Articles - Key changes in retirement advice market over last five years

Five years of NextWealth Managing Lifetime Wealth reports paint picture of key changes in retirement planning. Availability of Defined Benefit (DB) transfer advice and the approach to setting safe drawdown withdrawal rates are the most significant changes. But predicted rise in use of Centralised Retirement Propositions (CRPs) yet to emerge. The past five years have seen unprecedented changes from the global pandemic, the war in Ukraine, rocketing interest rates and inflation at a 40-year high.

 In addition, in the UK we’ve seen a raft of Government and regulatory changes affecting financial planning and retirement.
 Throughout this time, the annual Managing Lifetime Wealth: retirement planning in the UK reports from Aegon and NextWealth have offered comprehensive benchmarks on practices and approaches to managing lifetime wealth, helping map how the retirement advice industry has evolved, highlighting both the biggest changes and what has changed less than expected.
 The biggest changes
 Back in 2018, when the first in this series of reports was published, 56% of advisers were offering Defined Benefit (DB) transfer advice and the consensus from advisers was that client demand for this service would keep growing. The latest research shows that less than a quarter (23%) of advisers still offer DB advice, representing a 59% drop. Looking ahead, only 14% expect to remain in this market at their current level.
 Another major change is the way most advisers set withdrawal rates for clients in drawdown. Five years ago, two thirds (66%) of advisers used a fixed rate or range to determine a safe withdrawal rate, with most opting for the 4% rule. The 2023 report shows that only 29% use a fixed rate or range now. More advisers are now opting to use cash flow modelling or scenario modelling (52%).
 What has changed less than expected
 The use of Centralised Retirement Propositions (CRPs) – a “common and consistent approach to retirement advice that is followed by the whole firm” – was expected to grow as advisers continued to enhance and formalise how they deliver financial planning advice. Five years ago, 46% of financial advisers had a CRP, and a further 13% said they would have a CRP in place in the following twelve months, suggesting 59% having one by the end of 2019. But in 2023, this figure is still only 52%.
 Steven Cameron, Pensions Director at Aegon, comments: “In times of such constant change, it’s hugely valuable to be able to look back over the last five years and see how the combination of unpredicted worldwide events, coupled with regulatory change, have influenced retirement advice. The macro-economic world we live in is also highly volatile, highlighting the huge value of retirement advice to help clients understand choices, adapt investment strategies and / or sustain incomes throughout retirement.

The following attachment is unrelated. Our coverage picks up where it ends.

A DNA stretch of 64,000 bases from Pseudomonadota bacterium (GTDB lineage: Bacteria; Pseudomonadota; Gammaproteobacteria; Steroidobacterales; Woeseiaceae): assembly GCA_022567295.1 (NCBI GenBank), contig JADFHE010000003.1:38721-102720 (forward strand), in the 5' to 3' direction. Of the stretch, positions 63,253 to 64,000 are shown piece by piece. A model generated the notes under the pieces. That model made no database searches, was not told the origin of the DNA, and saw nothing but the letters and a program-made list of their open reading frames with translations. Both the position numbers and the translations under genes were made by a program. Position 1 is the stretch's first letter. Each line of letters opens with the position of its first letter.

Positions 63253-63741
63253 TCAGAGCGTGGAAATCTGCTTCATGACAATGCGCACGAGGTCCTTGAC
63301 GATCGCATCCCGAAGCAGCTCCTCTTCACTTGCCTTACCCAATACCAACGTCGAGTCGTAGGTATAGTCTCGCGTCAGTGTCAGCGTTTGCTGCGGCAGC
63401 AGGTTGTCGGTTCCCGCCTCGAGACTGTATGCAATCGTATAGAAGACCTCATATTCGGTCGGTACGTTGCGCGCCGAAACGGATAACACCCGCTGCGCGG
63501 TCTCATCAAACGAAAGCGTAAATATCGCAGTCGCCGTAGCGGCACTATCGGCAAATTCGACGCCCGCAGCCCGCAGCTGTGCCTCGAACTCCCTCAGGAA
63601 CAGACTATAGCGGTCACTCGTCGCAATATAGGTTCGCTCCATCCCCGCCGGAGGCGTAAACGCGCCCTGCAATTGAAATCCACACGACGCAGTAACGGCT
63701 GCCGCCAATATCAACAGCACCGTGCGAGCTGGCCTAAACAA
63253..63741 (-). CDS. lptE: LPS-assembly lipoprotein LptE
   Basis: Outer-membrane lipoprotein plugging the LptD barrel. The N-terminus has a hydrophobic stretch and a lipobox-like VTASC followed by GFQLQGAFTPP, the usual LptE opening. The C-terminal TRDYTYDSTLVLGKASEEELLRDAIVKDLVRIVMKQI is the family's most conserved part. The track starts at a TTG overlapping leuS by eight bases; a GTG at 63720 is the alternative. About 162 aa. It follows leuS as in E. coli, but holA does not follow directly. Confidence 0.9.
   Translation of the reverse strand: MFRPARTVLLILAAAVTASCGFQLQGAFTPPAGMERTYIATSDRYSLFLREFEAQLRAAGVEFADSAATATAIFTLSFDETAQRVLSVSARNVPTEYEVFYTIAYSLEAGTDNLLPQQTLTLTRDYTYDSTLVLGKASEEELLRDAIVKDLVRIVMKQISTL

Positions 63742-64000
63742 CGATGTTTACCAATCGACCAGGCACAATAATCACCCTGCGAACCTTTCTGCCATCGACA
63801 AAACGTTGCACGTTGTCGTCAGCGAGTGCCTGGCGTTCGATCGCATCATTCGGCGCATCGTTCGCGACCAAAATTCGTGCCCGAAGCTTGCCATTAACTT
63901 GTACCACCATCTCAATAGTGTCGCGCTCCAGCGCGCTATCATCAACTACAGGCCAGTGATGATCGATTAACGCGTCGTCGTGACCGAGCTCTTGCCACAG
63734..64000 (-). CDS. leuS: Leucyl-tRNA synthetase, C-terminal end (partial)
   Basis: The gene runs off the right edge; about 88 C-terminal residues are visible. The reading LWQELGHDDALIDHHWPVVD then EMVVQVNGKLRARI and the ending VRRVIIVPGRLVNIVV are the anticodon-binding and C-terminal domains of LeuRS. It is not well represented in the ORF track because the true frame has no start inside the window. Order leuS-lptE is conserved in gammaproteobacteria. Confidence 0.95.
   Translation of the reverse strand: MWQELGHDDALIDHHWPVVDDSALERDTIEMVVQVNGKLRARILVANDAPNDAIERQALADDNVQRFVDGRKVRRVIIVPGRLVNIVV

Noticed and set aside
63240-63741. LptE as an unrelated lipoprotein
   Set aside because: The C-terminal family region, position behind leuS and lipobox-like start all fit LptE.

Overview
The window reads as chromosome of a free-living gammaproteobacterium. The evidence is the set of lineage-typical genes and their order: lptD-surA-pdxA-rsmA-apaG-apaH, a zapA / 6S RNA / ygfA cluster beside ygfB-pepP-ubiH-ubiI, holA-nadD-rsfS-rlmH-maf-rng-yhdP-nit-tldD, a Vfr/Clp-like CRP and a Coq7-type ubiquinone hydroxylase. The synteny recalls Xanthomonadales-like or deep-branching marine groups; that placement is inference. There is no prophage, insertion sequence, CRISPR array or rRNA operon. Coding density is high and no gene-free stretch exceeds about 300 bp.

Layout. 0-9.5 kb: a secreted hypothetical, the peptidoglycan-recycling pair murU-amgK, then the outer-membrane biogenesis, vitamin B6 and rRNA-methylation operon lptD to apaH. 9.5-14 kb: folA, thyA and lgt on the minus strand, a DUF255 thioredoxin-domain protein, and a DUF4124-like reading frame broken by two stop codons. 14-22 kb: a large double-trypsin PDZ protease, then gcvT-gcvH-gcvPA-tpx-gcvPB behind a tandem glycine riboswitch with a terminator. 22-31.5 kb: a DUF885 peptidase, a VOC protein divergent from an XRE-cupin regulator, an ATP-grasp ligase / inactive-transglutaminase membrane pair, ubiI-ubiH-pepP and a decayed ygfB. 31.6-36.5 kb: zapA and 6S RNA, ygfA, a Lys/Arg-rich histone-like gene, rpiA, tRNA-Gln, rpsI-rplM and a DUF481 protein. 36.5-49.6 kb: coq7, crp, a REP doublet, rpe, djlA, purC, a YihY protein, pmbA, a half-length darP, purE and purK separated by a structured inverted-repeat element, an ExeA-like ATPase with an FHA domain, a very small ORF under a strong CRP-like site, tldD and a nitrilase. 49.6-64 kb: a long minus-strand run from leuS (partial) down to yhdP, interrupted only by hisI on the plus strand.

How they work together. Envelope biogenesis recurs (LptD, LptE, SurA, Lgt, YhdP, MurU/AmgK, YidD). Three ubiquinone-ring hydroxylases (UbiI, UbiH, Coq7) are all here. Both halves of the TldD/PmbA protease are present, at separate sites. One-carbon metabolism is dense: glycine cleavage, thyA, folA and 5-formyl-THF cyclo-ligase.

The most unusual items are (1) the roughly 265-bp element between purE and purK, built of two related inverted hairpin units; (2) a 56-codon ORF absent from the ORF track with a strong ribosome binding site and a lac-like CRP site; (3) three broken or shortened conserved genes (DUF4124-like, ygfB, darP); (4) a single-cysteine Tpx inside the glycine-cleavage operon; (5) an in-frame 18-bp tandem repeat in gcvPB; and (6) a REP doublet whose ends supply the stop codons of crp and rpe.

“The single biggest change has been the major reduction in availability of DB transfer advice, prompted by the increased business risk of undertaking this advice, as well as the changes that the FCA has introduced over recent years. With interest rates still rising, schemes are offering lower transfer values than a year ago, which is likely to mean a lower supply will be matched by lower demand. But it’s hard to predict what the position will be five years from now.
 “Coming a close second, is the approach to determining safe drawdown withdrawal rates. The top objective in 2023 for clients is to use savings to provide a sustainable lifetime income while preserving all or part of the capital. The increased use of cash flow or scenario modelling to identify a safe withdrawal rate means that advisers have been able to add further value to clients working towards this objective – advisers can better assess whether against an uncertain future investment world, clients should be able to meet their income requirements without running out of money with this approach.
 “On the other hand, the adoption of a Centralised Retirement Proposition has failed to grow as quickly as had been predicted. One of the main reasons for not introducing a CRP could be that many advisers understandably prefer to fully personalise their advice to individual client needs. However, having a common framework for retirement advice, with some inbuilt flexibility, may be attractive particularly to larger firms. It’s possible that we’ll start to see a growth in some form of CRPs this year, as firms reassess their service propositions in light of the FCA’s Consumer Duty.
 “It will be fascinating to see what another five years brings in the retirement advice market. Personally, I predict a developing market incorporating social care funding into retirement advice and that Consumer Duty will further demonstrate how valuable retirement advice is. Whatever happens, we’ll no doubt see the need for retirement advice continue to grow.”

Back to Index

Similar News to this Story

COP28 may be do or die for one point five degree aspirations
With the UN’s annual climate conference kicking off today in Dubai, Ritchie Thomson, senior responsible investment associate at Aegon Asset Management
Oblivian Coalmine on pension funds fossil fuel industry ties
This new film from Make My Money Matter, starring the Academy Award winner Olivia Colman, highlights that £88 billion of UK pension savers money is in
Hopes and fears for pensions in 2024
Aon has set out its “hopes and fears” for pensions in 2024. After a year in which UK pension schemes digested the events of 2022 and adjusted themselv

Site Search

Exact   Any  

Latest Actuarial Jobs

Actuarial Login

 Jobseeker    Client
Reminder Logon

APA Sponsors

Actuarial Jobs & News Feeds

Jobs RSS News RSS


Be the first to contribute to our definitive actuarial reference forum. Built by actuaries for actuaries.